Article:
Opera 18 review: This browser's seen radical changes… perhaps too radical

Ian Harac , PCWorld

Opera has always been the Avis or RC Cola of Web browsers—just behind the leading two, even as the identity of the leaders shifted over time. Opera 12, reviewed some time ago, was the last of one development path. Since then, the rendering engine has shifted (to the Chromium platform) and so has the design direction. A series of rapid-fire releases began with Opera 15, and Opera 18 is the latest release build, with Opera 19 in the testing stage.

Opera 18 screenshot To get bookmarks, download an extension
The Quick Access Bar might as well be hidden behind a locked door in a disused lavatory with a sign reading “Beware Of The Leopard.”

Opera 18 takes an extremely minimalist approach to browser design, perhaps because there is now a focus on phone, tablet, and desktop interoperability. It’s so minimalist, bookmarks are no longer considered an essential part of the browser experience.

Read more »

10

LICEcap review: Make animated screenshots, prove GIFs aren't just for memes

Erez Zukerman , PCWorld Follow me on Google+

Endlessly tweaking his workflow for comfort and efficiency, Erez is a freelance writer on a mission to discover the simplest, coolest, and most effective software and websites to make tomorrow happen today.
More by

No matter how you pronounce the word, GIFs are hot. The humble image format born in 1987 just won't die, mainly thanks to its support of animations, which has been used for anything from fine art to cat memes. As it turns out, though, GIFs can also be used for work: Free desktop utility LICEcap lets you create animated screenshots in a snap. I tried out the PC edition.

Picking an area to record is as easy as drag-and-drop.

LICEcap is named for the developer's image composition library, Lightweight Image Composition Engine. [Ed: We didn't call the name a "head-scratcher." Aren't you proud?]

Read more »

1

TeamViewer 9 review: Remote control software adds several very handy new features

Jon L. Jacobi Jon Jacobi, PCWorld

Jon L. Jacobi has worked with computers since you flipped switches and punched cards to program them. He studied music at Juilliard, and now he power-mods his car for kicks.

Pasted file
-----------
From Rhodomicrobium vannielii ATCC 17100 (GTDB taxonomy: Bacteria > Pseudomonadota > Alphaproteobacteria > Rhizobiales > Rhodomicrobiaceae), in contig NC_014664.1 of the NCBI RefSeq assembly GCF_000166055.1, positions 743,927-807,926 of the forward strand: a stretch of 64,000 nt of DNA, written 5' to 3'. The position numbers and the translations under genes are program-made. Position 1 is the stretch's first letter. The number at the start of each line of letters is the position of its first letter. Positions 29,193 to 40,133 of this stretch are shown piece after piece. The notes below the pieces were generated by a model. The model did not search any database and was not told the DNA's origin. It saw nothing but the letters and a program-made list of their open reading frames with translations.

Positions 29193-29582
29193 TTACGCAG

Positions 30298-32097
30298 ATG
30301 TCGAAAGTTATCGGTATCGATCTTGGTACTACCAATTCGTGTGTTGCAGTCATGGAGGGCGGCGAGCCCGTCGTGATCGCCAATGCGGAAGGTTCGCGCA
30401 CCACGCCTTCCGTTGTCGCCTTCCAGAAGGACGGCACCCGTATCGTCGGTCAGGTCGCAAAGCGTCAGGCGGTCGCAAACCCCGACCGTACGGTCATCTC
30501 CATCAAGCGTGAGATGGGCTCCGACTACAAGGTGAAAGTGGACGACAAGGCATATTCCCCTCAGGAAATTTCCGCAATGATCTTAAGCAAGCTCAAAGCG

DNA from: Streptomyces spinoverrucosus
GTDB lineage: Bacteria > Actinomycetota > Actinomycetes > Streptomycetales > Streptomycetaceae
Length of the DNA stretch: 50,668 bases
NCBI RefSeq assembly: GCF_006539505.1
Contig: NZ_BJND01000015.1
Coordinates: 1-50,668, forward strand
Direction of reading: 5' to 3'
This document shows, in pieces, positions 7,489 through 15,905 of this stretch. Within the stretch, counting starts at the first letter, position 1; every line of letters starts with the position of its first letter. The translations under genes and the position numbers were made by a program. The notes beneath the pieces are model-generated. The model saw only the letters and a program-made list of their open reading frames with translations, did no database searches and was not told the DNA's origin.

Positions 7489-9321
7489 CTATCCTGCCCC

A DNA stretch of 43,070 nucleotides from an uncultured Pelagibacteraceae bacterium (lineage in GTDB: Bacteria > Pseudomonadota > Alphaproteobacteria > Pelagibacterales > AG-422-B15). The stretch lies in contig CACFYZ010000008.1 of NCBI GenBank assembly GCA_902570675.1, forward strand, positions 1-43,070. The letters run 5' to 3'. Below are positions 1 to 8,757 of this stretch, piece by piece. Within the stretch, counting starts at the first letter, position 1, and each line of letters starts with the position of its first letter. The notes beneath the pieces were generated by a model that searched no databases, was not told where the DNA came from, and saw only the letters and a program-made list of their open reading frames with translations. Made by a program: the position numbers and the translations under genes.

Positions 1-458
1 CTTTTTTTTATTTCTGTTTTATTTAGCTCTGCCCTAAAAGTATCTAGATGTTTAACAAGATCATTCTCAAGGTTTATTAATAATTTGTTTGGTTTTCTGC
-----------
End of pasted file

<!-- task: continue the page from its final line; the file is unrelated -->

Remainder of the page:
More by

TeamViewer has saved my family and friends a lot of grief, and saved me a lot of gasoline. I just tell them to download and run (or install it), give me the code and password and voilà! Their desktop pops up in a window on mine so I can fix what ails it.

TeamViewer screenshot 3
The TeamViewer console (shown with a remote session in the background) is largely the same, but has adopted with Windows 8 2D look.

TeamViewer 9 offers some very welcome improvements. My personal favorite is the ability to cut-and-paste or drag-and-drop files from the host desktop (the computer doing the controlling) to the client (the computer being controlled) and cut-and-paste from the client. It's much handier than opening the file transfer dialog as was required formerly, though that function still exists for working with older TeamViewer clients.

Read more »

1

Launch8 review: Add a dock to the Windows Start screen

Erez Zukerman , PCWorld Follow me on Google+

Endlessly tweaking his workflow for comfort and efficiency, Erez is a freelance writer on a mission to discover the simplest, coolest, and most effective software and websites to make tomorrow happen today.
More by

If you can't beat 'em, join 'em—or at least, customize them. Stardock's latest product, Launch8, adds a static row of icons at the bottom or top of the Windows 8 Start Screen. As you scroll the dynamic start screen left and right (and up and down, in Windows 8.1), the dock stays put, so you always know right where your favorite apps are.